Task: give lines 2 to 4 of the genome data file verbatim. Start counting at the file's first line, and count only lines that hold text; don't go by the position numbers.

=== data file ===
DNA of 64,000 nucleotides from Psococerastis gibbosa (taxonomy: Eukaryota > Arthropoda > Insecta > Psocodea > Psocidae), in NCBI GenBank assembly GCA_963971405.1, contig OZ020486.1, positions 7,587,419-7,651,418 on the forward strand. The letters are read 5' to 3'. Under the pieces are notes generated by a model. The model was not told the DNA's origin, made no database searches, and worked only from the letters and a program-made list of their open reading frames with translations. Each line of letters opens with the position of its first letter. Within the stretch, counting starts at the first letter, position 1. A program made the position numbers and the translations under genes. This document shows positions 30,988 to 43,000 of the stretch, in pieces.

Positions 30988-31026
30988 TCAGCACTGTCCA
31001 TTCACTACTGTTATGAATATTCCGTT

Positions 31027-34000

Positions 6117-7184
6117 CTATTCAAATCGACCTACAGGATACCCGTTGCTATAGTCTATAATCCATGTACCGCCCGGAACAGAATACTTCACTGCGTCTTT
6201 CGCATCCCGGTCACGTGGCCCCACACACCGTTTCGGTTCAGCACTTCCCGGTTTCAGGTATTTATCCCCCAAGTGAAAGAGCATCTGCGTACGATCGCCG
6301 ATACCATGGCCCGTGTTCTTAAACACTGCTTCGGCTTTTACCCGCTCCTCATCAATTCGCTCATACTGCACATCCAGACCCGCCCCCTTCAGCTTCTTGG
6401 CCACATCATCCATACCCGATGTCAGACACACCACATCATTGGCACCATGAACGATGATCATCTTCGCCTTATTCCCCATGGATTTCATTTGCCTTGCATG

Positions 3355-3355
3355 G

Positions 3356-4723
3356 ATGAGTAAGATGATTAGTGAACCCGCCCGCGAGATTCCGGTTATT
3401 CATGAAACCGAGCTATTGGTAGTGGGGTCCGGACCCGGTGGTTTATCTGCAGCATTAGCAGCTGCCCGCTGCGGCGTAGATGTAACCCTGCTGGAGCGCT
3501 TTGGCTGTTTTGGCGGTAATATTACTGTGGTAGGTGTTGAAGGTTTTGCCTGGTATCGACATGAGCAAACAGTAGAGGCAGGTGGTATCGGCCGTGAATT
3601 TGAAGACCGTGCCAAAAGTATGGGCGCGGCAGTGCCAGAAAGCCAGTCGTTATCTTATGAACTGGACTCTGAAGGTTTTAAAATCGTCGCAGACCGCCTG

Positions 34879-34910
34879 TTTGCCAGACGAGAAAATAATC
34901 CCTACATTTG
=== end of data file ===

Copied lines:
Positions 30988-31026
30988 TCAGCACTGTCCA
31001 TTCACTACTGTTATGAATATTCCGTT